And, they kind of get to set those.  So they get to make that call.

Offline Zed_Noir

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Re: IM-1 Odysseus lunar lander
« Reply #523 on: 02/23/2024 10:41 pm »
As far as I am concerned. This is mostly a failed first Lunar landing attempt by Intuitive Machines. Will not matter in the long run, if their next (and fiscally doable final) attempt is more successful.

Unlike some posters here. Think the lack of photos and videos during the landing attempt is really bad PR. The days of media people reading out a press release about what happen is long gone. General public interest in a mission requires high quality video presentations of the phases of the mission and the actual event itself to be sustainable, IMO.

Considering how Astrobotic looks right now, IM is considerably better off. At least IM's lander actually made it.

Doesn't matter. The general public will likely not return to watch follow up coverage after the really mediocre landing attempt coverage.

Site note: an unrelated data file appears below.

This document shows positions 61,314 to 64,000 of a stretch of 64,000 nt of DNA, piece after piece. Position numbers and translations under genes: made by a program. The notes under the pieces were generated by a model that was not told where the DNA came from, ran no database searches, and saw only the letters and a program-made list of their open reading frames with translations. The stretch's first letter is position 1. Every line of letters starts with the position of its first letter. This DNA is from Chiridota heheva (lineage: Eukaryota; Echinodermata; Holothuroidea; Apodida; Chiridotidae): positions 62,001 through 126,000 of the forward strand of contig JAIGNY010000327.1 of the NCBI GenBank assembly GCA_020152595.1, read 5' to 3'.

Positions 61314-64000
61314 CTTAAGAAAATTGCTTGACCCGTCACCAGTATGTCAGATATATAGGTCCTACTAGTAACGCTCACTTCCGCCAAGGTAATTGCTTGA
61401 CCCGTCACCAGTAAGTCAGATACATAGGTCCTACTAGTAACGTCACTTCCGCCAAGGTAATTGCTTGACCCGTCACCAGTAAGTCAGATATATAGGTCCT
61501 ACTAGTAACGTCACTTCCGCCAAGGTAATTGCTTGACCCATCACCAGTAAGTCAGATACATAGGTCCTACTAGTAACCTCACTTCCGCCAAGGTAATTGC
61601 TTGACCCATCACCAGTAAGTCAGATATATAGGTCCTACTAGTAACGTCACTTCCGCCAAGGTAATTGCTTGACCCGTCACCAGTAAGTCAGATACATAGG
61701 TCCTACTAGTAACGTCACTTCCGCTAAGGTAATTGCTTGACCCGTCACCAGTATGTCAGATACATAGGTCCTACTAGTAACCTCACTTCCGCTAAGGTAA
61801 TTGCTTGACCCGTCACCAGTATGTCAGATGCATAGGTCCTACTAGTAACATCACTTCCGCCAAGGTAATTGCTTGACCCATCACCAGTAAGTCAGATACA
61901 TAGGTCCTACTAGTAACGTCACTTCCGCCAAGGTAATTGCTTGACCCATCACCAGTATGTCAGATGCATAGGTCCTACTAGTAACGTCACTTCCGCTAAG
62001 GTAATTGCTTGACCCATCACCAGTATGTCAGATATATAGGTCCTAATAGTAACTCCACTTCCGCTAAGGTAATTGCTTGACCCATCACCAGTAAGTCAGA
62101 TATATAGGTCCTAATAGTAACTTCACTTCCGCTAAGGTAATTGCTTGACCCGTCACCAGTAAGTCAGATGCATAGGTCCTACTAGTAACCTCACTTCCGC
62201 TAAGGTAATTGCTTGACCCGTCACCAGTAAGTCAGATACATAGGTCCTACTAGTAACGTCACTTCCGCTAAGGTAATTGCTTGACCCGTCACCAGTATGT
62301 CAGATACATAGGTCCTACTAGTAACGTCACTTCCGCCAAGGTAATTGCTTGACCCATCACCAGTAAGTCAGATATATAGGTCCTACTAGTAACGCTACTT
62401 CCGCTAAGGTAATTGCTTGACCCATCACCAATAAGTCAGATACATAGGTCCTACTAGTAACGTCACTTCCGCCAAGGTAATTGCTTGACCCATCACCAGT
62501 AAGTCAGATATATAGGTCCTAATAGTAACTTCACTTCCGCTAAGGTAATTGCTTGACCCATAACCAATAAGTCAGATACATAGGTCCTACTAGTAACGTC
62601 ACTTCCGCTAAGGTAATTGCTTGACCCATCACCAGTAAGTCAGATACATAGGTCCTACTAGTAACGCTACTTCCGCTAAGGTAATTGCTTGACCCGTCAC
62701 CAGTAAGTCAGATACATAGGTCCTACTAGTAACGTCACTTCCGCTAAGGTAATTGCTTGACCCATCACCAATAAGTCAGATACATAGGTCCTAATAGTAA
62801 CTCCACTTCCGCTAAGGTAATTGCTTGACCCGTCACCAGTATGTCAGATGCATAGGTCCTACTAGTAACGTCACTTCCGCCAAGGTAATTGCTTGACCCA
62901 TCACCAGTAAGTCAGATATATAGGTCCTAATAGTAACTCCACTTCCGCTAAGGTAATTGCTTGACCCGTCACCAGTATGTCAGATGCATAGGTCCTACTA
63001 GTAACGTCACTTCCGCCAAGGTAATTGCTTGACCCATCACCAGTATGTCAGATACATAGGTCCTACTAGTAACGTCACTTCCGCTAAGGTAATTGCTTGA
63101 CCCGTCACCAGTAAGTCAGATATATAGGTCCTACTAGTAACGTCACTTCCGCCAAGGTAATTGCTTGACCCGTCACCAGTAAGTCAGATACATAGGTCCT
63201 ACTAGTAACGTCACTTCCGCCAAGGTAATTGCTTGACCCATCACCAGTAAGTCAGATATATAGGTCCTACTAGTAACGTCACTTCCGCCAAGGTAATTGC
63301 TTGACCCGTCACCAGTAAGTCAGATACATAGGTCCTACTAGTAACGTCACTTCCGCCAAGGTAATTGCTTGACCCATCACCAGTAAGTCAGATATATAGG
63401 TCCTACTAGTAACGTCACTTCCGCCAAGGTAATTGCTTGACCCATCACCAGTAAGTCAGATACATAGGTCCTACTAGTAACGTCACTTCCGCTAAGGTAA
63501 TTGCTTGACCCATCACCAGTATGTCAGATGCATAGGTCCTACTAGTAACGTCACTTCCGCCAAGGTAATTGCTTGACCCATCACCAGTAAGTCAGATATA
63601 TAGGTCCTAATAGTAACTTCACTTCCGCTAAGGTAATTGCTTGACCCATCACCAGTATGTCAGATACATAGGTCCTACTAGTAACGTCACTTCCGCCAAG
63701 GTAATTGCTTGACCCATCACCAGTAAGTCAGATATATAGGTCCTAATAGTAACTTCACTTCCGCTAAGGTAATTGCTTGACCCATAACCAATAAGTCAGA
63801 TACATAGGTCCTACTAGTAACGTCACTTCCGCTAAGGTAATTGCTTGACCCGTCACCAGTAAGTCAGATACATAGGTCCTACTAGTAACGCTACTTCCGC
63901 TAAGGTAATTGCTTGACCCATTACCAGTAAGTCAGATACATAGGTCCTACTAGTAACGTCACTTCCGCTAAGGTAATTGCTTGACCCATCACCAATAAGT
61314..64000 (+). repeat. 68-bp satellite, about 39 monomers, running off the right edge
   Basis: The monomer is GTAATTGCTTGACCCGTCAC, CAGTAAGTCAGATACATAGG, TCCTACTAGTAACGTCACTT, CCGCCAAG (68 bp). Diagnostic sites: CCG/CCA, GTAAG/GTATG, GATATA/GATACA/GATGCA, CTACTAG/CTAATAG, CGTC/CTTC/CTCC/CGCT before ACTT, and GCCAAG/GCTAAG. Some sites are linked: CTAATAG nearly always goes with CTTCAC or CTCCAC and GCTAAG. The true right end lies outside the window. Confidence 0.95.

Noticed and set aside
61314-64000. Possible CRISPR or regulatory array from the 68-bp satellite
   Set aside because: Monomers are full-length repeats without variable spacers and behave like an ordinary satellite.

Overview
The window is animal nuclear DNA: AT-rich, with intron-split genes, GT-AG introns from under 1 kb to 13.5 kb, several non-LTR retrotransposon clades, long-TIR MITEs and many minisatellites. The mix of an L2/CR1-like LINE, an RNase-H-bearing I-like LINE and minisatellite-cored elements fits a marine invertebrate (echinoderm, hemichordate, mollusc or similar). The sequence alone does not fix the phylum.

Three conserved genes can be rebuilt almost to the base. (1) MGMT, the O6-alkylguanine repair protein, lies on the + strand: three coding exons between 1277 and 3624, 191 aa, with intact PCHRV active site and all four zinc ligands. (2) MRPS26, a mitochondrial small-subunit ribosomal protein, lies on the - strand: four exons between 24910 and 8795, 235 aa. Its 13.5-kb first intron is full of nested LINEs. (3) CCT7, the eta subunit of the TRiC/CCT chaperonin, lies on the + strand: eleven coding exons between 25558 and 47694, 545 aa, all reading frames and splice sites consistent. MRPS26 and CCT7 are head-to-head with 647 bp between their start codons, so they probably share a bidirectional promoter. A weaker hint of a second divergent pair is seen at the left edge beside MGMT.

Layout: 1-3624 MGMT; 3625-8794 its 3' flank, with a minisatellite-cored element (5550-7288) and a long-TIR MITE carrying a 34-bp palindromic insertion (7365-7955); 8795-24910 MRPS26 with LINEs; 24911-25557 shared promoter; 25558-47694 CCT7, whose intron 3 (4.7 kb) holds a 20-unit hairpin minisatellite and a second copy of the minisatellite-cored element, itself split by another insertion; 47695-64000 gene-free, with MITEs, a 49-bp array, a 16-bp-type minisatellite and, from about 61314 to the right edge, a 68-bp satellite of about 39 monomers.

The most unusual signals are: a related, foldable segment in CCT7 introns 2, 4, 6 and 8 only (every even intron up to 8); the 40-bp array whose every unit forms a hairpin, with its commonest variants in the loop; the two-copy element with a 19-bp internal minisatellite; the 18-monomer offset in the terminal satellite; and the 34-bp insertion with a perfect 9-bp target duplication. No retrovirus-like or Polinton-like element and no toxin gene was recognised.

The general public isn't as relevant to IM's future as NASA and IM's shareholders / partners are. <snip>

Lack of interest by the general public is relevant. As that make raising capital in the future for Intuitive Machines harder. Which will likely be done a few more times, as NASA isn't fully funding the development of the Nova-C lander. NASA is just paying a fixed price service contract as  bidded by Intuitive Machines.

Offline eeergo

Re: IM-1 Odysseus lunar lander
« Reply #524 on: 02/23/2024 10:44 pm »
Granted, one can attribute EagleCam's "telemetry" tweet to be semantically correct, while people were jumping to conclusions about what it meant (namely, that it'd worked and was sending landing pictures). Also granted, they appear to be attributing to "stale telemetry", whatever that might mean, the fact that they couldn't verify the lander's position and mistakenly stated it was upright when it was, in fact, laying on its side - apparently only noticeable because of the propellant tank's residuals readings, which seems hard to believe when there must be IMUs and other sensors available to at least get an approximation as to whether it's at 90º or not, especially when they were able to detect an 8º roll upon landing.